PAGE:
The writing on the wall is clear – there is a visible decline of on-premise hosting and a continuous increase in hosting software on the cloud. If current trends are maintained, the crossover will occur somewhere in 2014. In this year, there will be about equal instances of both on-premise and cloud based software deployment. Thereafter, the cloud will go ahead of on-premise hosting at an ever increasing rate. There is every possibility that the crossover may occur even before 2014 since SaaS is seeing an increasing rather than a linear growth trend.
If you are a cloud service provider, you have to help your customers make the transition.
It’s got to be hybrid for a while…
While the on-premise market may be shrinking, there are still very substantial investments in hardware and software that have gone into the current equipment. Much of this will still have residual life in 2014. Therefore, even though the SaaS model may appeal greatly, a mix of on-premise and cloud based systems will continue to stay for a few years to come. Any cloud service provider that wishes to lay a claim to the business opportunity that exists must find a way to help companies make the transition.
The key questions service providers have to ask are –
- How will the operational changes be accomplished?
- Are there any new offerings that could not have been made with the traditional model?
- Can the cloud vendor innovate and bring new capabilities to the market?
- Will the service provider help the customer make effective use of the cloud technology?
If the top few reasons for a move to the cloud are analyzed, then these are found to be–
- Reduction in IT infrastructure costs
- Reduction in capital expenditure
- Reduction in management and support costs
- Converting fixed costs to variable ones
- Improve business agility
- Improve IT system flexibility
- Improve service quality
- Simplify management
- Speed up implementation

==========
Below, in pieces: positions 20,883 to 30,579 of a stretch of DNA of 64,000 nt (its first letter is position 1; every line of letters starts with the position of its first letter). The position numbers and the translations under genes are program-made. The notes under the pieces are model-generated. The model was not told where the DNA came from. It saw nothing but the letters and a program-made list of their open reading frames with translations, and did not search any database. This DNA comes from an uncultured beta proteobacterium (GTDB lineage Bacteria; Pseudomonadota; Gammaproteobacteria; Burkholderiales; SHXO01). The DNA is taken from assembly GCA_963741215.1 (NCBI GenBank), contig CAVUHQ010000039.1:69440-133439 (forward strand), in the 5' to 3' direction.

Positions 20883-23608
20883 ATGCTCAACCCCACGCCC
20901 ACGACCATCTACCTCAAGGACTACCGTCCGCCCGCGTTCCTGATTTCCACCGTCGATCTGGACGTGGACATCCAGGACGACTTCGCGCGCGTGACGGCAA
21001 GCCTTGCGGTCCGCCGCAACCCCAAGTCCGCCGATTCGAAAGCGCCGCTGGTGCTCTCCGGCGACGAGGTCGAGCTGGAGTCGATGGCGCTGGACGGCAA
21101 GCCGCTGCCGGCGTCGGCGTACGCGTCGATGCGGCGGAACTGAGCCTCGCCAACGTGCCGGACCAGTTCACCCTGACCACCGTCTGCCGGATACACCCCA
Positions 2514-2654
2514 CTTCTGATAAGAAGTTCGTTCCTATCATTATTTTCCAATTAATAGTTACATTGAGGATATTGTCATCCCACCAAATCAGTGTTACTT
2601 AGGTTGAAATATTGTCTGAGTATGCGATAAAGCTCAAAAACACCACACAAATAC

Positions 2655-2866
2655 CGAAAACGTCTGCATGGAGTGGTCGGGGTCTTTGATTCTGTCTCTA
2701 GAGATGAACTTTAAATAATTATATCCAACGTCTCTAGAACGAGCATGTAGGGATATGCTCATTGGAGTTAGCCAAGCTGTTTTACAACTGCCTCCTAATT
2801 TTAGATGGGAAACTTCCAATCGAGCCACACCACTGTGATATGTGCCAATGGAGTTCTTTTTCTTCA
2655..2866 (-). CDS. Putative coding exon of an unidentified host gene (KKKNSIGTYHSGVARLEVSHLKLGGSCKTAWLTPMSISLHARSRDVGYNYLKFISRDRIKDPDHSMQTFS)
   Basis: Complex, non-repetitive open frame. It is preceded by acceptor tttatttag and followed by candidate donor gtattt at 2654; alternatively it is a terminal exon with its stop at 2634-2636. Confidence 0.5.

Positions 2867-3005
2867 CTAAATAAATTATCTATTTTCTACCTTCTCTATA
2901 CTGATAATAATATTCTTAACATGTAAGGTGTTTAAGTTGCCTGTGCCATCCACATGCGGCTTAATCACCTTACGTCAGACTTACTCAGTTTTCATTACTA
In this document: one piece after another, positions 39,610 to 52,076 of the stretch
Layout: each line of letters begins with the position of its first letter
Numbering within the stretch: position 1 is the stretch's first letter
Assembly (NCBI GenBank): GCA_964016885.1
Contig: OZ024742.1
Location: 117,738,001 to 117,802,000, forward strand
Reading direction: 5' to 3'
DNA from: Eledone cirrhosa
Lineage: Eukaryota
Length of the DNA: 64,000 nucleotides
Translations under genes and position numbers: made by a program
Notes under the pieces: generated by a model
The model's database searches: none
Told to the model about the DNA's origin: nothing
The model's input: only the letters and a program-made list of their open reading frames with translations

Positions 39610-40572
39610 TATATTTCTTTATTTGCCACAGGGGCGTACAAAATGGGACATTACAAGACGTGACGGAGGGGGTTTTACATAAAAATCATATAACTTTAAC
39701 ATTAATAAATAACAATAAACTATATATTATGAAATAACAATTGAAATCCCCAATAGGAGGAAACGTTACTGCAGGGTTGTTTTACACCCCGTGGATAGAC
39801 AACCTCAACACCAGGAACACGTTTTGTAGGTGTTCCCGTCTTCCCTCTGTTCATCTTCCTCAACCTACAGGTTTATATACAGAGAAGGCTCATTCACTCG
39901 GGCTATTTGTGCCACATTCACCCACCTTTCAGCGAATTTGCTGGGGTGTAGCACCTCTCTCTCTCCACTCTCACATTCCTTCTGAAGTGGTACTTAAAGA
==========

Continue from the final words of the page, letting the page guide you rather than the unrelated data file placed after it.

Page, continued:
Besides this, users also expect to get benefits such as global operations, obtain a single view of their organization and so on. The cloud service provider has to approach customers keeping in mind the top reasons for the migration and the additional benefits users seek.
Service providers themselves have to change their business model. In the good old days of up front software sales, vendors got their profits at the beginning of a sale. However, with a cloud model, the revenue comes over the years and hence managing a relationship with the client becomes critical. The low revenue per customer per month implies that a larger number of customers have to be registered for the business to make financial sense.
Customer loyalty is a direct function of perceived value. The customer will only make the transition to cloud services if he is confident about the quality of service. This is especially true due to the tight competition among providers; that is why GMO Cloud takes the quality of service it renders very seriously, not only in the core service that they provide but as well as forward thinking on what customers would want after. One example is the Setup Service where professional services ranging from preparations to troubleshooting are rendered.
Key areas of focus
Follow a hybrid approach – as mentioned earlier, existing software investments will mean that on-premise software will stay for some time. In such a situation, going hybrid is the best answer. The cloud vendor has to see where he can add value by moving some functions to the cloud. A case in point is disaster recovery. Even if the primary functions stay on-premise, the vendor can offer DR, back up and long term storage of data in the cloud. Over time, this base will tend to draw the software to the cloud as well.
Introduce additional functionality – While many customers may continue to hold on to their existing software investments, many small businesses cannot afford high end software. This functionality can be offered to small businesses in the cloud to enable them to use most functions at a fraction of the cost. Additional business can be tapped this way.
Manage licensing changes gently – many users of on-premise software have perpetual licenses. If these users are to migrate to the cloud, do not be in a hurry to change the licensing model for these users. Try and extend the licensing to the cloud so that the customer does not lose the incentive to migrate. The licensing model can be changed during the next upgrade cycle.
The key factor in helping your customers move from an on-premise model to a SaaS model is to make proposals that leverage the existing investment that the customer has already made. Add value over and above this so that the customer has the incentive to migrate.
Be Part of Our Cloud Conversation
About the Guest Author:
Sanjay Srivastava has been active in computing infrastructure and has participated in major projects on cloud computing, networking, VoIP and in creation of applications running over distributed databases. Due to a military background, his focus has always been on stability and availability of infrastructure. Sanjay was the Director of Information Technology in a major enterprise and managed the transition from legacy software to fully networked operations using private cloud infrastructure. He now writes extensively on cloud computing and networking and is about to move to his farm in Central India where he plans to use cloud computing and modern technology to improve the lives of rural folk in India.